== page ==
By: Vivien Pong
Boyhood was filmed over the span of 12 years, same cast, same crew. Director and screenwriter Richard Linklater started the project in 2002, and continuously filmed and wrote the script over the span of 12 years. Boyhood is definitely the most unique film conceptually I have seen so far this year. However, at a certain point in the film, around the 2 hour mark of its’ nearly 3 hour running time, Boyhood seems to plateau, and then trail off into a ending.
The acting is, for lack of a better word, nice. It is not especially fantastic, or compelling, but it is believable and natural. Around the time Mason Jr. goes off to college, in the film it is 2012, all the characters seem to sort of run out of steam. It is understood that this is a pivotal moment in Mason Jr.’s life, as well as for his sister and mother. However, everyone seems tired and burnt out, almost as if they are anticipating that the film is coming to a close soon. The ending itself was not as joyous and free as it could have been, ending with the line “It’s always right now”, a line that should evoke feelings of hope and excitement for the future and what lies ahead. Instead, it feels a little dull.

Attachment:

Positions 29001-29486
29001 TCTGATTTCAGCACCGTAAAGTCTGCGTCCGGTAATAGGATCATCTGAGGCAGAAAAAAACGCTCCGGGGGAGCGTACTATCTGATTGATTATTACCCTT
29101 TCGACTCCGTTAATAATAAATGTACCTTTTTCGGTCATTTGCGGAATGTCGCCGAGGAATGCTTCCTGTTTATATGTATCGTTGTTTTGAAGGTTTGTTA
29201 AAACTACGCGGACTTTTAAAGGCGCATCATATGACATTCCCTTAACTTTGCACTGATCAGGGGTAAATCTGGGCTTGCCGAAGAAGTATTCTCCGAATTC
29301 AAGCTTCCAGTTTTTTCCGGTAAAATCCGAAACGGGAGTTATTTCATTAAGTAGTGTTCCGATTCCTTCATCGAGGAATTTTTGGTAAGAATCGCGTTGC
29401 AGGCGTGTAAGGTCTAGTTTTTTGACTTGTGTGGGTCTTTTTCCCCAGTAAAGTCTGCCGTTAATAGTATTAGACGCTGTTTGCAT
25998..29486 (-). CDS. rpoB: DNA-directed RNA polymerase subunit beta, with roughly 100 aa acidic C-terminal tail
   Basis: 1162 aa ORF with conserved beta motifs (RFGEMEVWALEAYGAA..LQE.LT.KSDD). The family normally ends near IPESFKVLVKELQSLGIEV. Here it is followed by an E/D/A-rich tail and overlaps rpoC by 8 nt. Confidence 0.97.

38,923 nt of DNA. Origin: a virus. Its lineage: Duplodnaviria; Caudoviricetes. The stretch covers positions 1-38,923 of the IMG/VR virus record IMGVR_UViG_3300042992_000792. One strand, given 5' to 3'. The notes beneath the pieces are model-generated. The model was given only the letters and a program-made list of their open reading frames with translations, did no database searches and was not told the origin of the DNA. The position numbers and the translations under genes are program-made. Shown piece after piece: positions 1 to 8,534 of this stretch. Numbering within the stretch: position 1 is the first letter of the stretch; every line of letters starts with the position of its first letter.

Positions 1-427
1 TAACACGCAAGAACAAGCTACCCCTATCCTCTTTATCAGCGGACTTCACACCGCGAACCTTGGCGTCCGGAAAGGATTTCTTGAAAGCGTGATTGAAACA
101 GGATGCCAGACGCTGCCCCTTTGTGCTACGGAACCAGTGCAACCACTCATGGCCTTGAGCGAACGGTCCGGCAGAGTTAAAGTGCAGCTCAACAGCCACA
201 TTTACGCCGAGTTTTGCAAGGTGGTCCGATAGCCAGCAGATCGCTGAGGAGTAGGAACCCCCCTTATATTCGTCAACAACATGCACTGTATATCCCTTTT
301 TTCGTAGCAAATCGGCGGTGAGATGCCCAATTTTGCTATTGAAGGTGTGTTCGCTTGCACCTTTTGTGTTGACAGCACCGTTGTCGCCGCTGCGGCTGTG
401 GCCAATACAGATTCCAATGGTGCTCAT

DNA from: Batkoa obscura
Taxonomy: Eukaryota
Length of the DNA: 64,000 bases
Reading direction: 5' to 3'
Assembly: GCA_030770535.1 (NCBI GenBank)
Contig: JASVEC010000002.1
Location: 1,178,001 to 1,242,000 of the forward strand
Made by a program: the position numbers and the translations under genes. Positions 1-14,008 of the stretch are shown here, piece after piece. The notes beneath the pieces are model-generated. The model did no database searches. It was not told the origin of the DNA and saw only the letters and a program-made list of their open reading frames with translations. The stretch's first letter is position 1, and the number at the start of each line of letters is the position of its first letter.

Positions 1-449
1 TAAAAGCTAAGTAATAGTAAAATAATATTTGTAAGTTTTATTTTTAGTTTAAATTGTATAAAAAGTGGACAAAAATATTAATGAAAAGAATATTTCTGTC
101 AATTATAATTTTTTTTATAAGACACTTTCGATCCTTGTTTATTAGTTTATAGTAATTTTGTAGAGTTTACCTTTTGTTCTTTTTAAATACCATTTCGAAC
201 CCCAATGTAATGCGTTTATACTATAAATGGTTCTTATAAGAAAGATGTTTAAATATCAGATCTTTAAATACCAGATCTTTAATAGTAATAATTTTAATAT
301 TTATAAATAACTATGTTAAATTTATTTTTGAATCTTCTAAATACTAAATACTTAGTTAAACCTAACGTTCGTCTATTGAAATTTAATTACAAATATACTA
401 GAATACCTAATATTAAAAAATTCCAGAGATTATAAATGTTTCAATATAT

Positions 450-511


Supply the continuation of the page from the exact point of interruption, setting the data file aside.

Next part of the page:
Boyhood has it’s weak points, but it is definitely worth seeing. The concept alone is interesting enough to garner attention and Linklater did an admirable job directing such a large and complicated project. Boyhood could have been a cheesy coming-of-age story with an uplifting soundtrack and lots of cute little moments. Instead, it paints a very realistic portrait of what life is really like, teenage acne and all. Unintended comic relief comes in the form of a healthy dose of nostalgia via the many dated video game consoles, toys (remember Tamagotchi pets?), and television shows. Boyhood is a well directed view of, well, boyhood, and all the experiences that come along with it.